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What Connie Willis soon makes clear is that genre can go to the dogs. To Say Nothing of the Dog is a fine, and fun, romance--an amused examination of conceptions and misconceptions about other eras, other people. When we first meet Ned, in 1940, he and five other time jumpers are searching bombed-out Coventry Cathedral for the bishop's bird stump, an object about which neither he nor the reader will be clear for hundreds of pages. All he knows is that if they don't find it, the powerful Lady Schrapnell will keep sending them back in time, again and again and again. Once he's been whisked through the rather quaint Net back to the Oxford future, Ned is in a state of super time-lag. (Willis is happily unconcerned with futuristic vraisemblance, though Ned makes some obligatory references to "vids," "interactives," and "headrigs.") The only way Ned can get the necessary two weeks' R and R is to perform one more drop and recuperate in the past, away from Lady Schrapnell. Once he returns something to someone (he's too exhausted to understand what or to whom) on June 7, 1888, he's free.
Willis is concerned, however, as is her confused character, with getting Victoriana right, and Ned makes a good amateur anthropologist--entering one crowded room, he realizes that "the reason Victorian society was so restricted and repressed was that it was impossible to move without knocking something over." Though he's still not sure what he's supposed to bring back, various of his confederates keep popping back to set him to rights. To Say Nothing of the Dog is a shaggy-dog tale complete with a preternaturally quiet, time-traveling cat, Princess Arjumand, who might well be the cause of some serious temporal incongruities--for even a mouser might change the course of European history. In the end, readers might well be more interested in Ned's romance with a fellow historian than in the bishop's bird stump, and who will not rejoice in their first Net kiss, which lasts 169 years! --This text refers to an out of print or unavailable edition of this title.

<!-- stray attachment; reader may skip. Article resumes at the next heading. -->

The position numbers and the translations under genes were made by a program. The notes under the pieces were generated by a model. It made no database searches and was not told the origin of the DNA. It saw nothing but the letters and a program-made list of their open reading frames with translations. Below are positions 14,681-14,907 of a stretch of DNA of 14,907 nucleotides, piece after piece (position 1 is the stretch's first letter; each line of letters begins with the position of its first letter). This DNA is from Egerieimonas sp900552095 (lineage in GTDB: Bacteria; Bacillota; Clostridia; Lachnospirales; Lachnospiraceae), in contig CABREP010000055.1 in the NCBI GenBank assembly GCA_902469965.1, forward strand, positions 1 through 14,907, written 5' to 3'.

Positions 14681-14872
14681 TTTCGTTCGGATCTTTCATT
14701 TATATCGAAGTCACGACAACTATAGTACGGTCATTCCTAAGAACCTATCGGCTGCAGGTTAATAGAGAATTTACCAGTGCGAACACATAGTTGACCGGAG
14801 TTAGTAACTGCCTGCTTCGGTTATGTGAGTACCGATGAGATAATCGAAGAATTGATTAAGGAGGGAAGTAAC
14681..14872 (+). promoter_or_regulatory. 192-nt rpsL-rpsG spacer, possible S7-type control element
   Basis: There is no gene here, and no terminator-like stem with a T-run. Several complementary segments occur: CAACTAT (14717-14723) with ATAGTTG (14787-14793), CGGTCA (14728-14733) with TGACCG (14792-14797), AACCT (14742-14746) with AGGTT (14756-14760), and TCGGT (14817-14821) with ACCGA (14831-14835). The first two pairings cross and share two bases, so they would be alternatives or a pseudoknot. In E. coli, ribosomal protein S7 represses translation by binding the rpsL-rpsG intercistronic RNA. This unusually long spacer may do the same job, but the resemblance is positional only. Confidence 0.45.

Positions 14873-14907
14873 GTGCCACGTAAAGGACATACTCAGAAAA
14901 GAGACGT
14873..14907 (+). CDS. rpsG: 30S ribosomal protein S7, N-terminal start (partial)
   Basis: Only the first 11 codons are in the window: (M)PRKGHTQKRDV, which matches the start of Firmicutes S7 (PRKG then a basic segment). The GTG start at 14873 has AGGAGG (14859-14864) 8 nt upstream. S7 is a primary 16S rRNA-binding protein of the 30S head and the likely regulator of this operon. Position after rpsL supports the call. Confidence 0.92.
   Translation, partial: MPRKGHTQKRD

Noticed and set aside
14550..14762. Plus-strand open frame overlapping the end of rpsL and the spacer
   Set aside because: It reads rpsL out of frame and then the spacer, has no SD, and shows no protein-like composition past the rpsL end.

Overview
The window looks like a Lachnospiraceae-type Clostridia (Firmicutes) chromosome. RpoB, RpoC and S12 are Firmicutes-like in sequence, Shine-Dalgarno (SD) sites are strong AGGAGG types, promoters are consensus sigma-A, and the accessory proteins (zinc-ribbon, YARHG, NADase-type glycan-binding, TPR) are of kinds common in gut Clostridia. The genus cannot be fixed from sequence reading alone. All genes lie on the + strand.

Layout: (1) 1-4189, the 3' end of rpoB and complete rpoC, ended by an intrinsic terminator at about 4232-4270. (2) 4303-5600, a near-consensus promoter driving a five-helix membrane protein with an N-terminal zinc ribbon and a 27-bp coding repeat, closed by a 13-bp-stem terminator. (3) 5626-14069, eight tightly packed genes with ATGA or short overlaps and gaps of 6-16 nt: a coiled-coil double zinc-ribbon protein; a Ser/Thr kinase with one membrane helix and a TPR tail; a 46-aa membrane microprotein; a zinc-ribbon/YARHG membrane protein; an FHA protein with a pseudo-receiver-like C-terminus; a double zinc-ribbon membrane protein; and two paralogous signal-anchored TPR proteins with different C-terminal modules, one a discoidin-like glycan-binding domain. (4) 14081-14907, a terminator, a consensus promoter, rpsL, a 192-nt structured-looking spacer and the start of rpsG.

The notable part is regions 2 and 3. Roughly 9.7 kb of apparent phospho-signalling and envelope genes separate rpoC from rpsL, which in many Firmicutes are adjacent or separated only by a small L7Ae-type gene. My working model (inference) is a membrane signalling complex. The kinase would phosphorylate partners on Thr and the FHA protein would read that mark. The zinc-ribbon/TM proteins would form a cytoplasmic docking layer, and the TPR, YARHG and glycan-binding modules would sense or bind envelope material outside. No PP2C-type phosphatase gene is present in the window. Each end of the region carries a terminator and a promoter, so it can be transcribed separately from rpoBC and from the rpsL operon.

A great start to reading Connie Willis's books and short stories. Time travel, mysteries, and Latin quotes. I can't recommend highly enough.Published 3 days ago by L. Gray
Can't possibly say enough about this book. It is Sci-Fi and fairly original while also humorous. Given, anyone who doesn't enjoy the humor might not like the book, but it worked... Read morePublished 22 days ago by William J. Austill II
One of the best books I've read in recent memory. It combines two of my favorite things seamlessly: Victorian England and Time Travel (without being steampunk, which I don't really... Read morePublished 24 days ago by K S Daniels
This book captures everything I loved about Connie Willis' other time-travel books, but without quite as much nail-biting terror for the characters. Read morePublished 27 days ago by Emily
Hilarious, riveting, just plain awesome. An accidental mystery novel shoved into an intense sci fi story. Will read many times.Published 1 month ago by Amazon Customer
This is one of those books that any writer who wants to write comedy should inspect in detail. HOW does Connie Willis take ordinary words and, through some mysterious magic of... Read morePublished 1 month ago by T. C. Sienko
I'm not sure I would call it science fiction. It's more of a fantasy. Regardless, it's well written and very funny. Read morePublished 1 month ago by Just me